WITHIN three weeks of members of the Skagit Valley Chorale in Washington State in the US meeting in March for a rehearsal, 45 of them had been diagnosed with the coronavirus disease or had symptoms.
Around the same time, the Amsterdam Mixed Choir gave a performance of Bach’s St John Passion in the city’s Concertgebouw auditorium. Days later, singers began to feel ill until 102 of 130 choristers were struck down with Covid-19.
Over the following weeks, choir outbreaks were reported in Germany, England and South Korea. Those alarming developments raised a critical question — does public singing — not just at choirs but at football matches and sporting events — help transmit the coronavirus?
Some infectious disease experts said it was possible that an infected singer might disperse viral particles further than other infected individuals, which would cause increased numbers of infections.
However, other scientists questioned how far singers and musicians expel air and droplets. It was also possible that the virus was spread among chorus members because of their close proximity to each other before and after rehearsals and performances.
Either way, it was still alarming, especially when public singing takes place in a far more wide-reaching arena than choir settings, none more so than at sports events.
Last week, James Calder, who was part of the cross-sport working group with the British government and health officials, told the BBC that experiments are currently ongoing to try to determine whether singing or chanting at stadiums may lead to a larger risk of the virus spreading.
“Shouting is a big risk factor,” said Luke O’Neill from the School of Biochemistry and Immunology at Trinity College, on OTB AM on Tuesday. “The virus comes out of your mouth when you shout, even more than when you speak.
“So, if the football crowd is shouting its head off, you’re going to [have] more virus being released. You mitigate against those by wearing a mask, that’ll trap the virus.”
Successive successful weekends of resumed club activity has left the GAA cautiously optimistic about some easing of the Government restrictions on match attendances. That has been really obvious with games played in large stadia. Small club venues are vastly different but O’Neill still outlined the risks.
“If you’re with someone in close contact for more than 15 minutes that’s a high-risk activity,” said O’Neill. “Secondly, the more and more people densely packed in, the more chance there is of that happening. If there isn’t good air circulation, if the air stagnates then the virus can sort of linger a bit.”
Limiting touch points in stadiums, such as toilets, reduces the risks, as does hand sanitisers, but the biggest risk is close proximity for a prolonged time.
In that context, one of the safest places in sport is on the pitch. In a piece by Shane McGrath in the Irish Mail on Sunday last week, one official told McGrath that there had been ‘zero’ evidence presented to the Government that contact sport posed a risk of transmission.
“That is very important,” wrote McGrath. “Because it means that even if crowds are kept low or even excluded entirely in the event of any future increase in the prevalence of Covid-19, matches could still theoretically be played.”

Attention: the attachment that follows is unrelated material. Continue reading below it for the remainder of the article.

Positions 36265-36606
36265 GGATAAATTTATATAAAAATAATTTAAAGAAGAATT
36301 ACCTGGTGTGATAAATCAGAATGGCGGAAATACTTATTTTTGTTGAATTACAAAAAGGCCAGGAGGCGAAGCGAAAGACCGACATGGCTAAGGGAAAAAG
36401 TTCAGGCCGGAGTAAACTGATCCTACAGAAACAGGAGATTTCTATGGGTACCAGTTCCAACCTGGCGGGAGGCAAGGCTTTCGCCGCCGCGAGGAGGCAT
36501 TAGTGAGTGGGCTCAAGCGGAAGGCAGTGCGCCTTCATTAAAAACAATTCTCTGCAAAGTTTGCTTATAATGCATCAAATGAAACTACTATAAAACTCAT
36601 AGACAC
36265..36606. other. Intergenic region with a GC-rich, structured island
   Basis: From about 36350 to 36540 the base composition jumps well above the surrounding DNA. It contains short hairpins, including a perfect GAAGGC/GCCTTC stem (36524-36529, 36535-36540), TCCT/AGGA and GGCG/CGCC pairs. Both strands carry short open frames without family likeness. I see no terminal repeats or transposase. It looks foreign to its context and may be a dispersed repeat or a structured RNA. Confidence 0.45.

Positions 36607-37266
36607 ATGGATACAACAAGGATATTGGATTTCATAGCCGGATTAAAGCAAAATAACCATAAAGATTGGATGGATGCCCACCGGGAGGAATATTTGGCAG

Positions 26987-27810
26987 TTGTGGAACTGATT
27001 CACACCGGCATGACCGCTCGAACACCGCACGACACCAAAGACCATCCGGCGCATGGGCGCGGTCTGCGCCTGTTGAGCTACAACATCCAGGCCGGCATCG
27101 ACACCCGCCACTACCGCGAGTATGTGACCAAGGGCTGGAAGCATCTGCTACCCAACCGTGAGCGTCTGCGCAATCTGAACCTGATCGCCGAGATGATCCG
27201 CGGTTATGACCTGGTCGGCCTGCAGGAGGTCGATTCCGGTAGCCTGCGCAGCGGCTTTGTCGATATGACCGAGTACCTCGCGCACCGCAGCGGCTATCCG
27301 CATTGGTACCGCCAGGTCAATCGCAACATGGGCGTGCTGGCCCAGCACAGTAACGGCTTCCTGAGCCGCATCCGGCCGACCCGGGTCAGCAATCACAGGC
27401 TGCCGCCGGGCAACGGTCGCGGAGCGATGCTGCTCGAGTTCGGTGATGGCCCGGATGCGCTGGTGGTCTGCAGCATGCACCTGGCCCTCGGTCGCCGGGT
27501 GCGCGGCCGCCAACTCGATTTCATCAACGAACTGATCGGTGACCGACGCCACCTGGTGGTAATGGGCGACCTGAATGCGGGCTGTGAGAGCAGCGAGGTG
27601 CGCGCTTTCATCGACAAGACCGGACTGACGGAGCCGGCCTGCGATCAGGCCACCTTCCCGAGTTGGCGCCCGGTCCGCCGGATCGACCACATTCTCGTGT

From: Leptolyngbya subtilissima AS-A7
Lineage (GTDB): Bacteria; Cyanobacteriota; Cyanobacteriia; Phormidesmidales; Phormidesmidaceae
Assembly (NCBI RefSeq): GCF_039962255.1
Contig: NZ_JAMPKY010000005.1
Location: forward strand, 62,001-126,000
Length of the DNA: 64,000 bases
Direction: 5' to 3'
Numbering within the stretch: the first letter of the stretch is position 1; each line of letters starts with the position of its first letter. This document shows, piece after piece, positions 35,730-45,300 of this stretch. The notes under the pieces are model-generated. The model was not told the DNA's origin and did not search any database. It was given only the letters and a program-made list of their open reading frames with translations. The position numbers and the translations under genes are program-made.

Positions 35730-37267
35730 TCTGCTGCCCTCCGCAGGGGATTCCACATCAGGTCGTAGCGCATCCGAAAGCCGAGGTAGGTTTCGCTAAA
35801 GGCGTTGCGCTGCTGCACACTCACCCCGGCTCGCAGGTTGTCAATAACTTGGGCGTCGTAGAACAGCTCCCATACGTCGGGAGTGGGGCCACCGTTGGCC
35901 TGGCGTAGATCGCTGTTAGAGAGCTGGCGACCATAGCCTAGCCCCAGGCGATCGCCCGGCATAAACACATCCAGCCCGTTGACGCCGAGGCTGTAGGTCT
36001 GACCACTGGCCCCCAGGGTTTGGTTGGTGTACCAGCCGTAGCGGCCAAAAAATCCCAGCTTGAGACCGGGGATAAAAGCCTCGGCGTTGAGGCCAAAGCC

The issue with sport though, is everything else surrounding what’s happening on the pitch, particularly the issue of supporters. If the recent Government decision not to increase the crowd numbers to 500 was more a response to wider societal issues — especially in safeguarding the health system against an unmanageable rise in cases, and getting the schools reopened — that still doesn’t mean that sport is considered fully safe. In that regard, everything else which happens outside the game is where most of the potential risk lies.
The playing of sport is not a current cause of concern but the prospect of crowds, even in small numbers, is more concerning for health officials.
However, in that same piece, Kingston Mills, Professor of Experimental Immunology in Trinity College, told McGrath that as a potential area of risk, small crowds gathering to watch sport should not be a matter of concern.
“Outdoor activity, no matter what it is, is much less risky than indoors in terms of spreading the virus,” said Professor Mills.
It is highly likely that the numbers will be raised from 200 to 500 by August 10 but that would also be contingent on stricter social distancing measures, and possibly the mandatory wearing of face masks.
Future crowd increases though, are certainly not guaranteed, especially at larger sporting events. Even half-full venues seem fanciful later this year. Full capacity stadiums won’t be permitted until a vaccine for the virus is developed.
In June, Gerry Killeen, the AXA Research Chair in Applied Pathogen Ecology at UCC, who has over 20-years-experience working in disease control, said it could take four years before it is safe for Irish sporting fixtures to be played in front of packed stadiums again.
“The best-case scenario is we could have 50 per cent capacity at our sporting grounds,” said Killeen. “Everybody about a metre or so apart, everybody wearing masks, and this could go on indefinitely. To say this new normal would last for about four years is not an exaggeration.”
For the time being anyway, empty, or stadiums with a hugely reduced capacity, will certainly be the new normal for big sporting events.